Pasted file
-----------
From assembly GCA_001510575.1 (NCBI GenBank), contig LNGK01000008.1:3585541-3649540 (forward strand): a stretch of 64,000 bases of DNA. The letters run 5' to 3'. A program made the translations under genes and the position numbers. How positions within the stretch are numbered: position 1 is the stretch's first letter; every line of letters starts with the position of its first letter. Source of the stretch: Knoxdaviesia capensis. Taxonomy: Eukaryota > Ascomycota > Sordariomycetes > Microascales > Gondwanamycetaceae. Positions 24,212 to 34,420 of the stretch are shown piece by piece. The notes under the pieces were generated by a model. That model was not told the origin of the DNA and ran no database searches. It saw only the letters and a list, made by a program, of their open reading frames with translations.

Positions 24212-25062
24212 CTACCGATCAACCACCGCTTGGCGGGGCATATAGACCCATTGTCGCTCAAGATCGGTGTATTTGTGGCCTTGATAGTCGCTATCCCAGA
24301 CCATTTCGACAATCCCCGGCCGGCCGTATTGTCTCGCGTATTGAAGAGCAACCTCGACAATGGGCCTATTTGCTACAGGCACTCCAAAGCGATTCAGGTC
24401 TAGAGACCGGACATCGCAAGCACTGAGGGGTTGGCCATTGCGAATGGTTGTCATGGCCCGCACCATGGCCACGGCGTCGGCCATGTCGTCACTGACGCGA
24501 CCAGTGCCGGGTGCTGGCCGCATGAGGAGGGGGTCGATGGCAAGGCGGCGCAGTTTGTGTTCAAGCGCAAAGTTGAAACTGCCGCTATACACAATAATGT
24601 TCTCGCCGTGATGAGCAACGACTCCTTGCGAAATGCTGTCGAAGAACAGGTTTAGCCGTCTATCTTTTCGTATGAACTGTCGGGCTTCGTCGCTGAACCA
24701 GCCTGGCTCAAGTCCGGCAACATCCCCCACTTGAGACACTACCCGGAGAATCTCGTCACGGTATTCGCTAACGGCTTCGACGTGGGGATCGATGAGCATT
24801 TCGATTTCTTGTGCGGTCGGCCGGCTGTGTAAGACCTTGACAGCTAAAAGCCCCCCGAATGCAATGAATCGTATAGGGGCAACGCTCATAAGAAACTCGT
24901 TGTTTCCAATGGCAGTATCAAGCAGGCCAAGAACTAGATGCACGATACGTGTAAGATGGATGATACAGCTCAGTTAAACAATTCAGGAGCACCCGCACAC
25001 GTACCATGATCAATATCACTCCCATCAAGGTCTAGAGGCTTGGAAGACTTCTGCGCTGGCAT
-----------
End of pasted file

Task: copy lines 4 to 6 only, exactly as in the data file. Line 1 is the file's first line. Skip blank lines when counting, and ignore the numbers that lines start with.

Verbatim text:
24301 CCATTTCGACAATCCCCGGCCGGCCGTATTGTCTCGCGTATTGAAGAGCAACCTCGACAATGGGCCTATTTGCTACAGGCACTCCAAAGCGATTCAGGTC
24401 TAGAGACCGGACATCGCAAGCACTGAGGGGTTGGCCATTGCGAATGGTTGTCATGGCCCGCACCATGGCCACGGCGTCGGCCATGTCGTCACTGACGCGA
24501 CCAGTGCCGGGTGCTGGCCGCATGAGGAGGGGGTCGATGGCAAGGCGGCGCAGTTTGTGTTCAAGCGCAAAGTTGAAACTGCCGCTATACACAATAATGT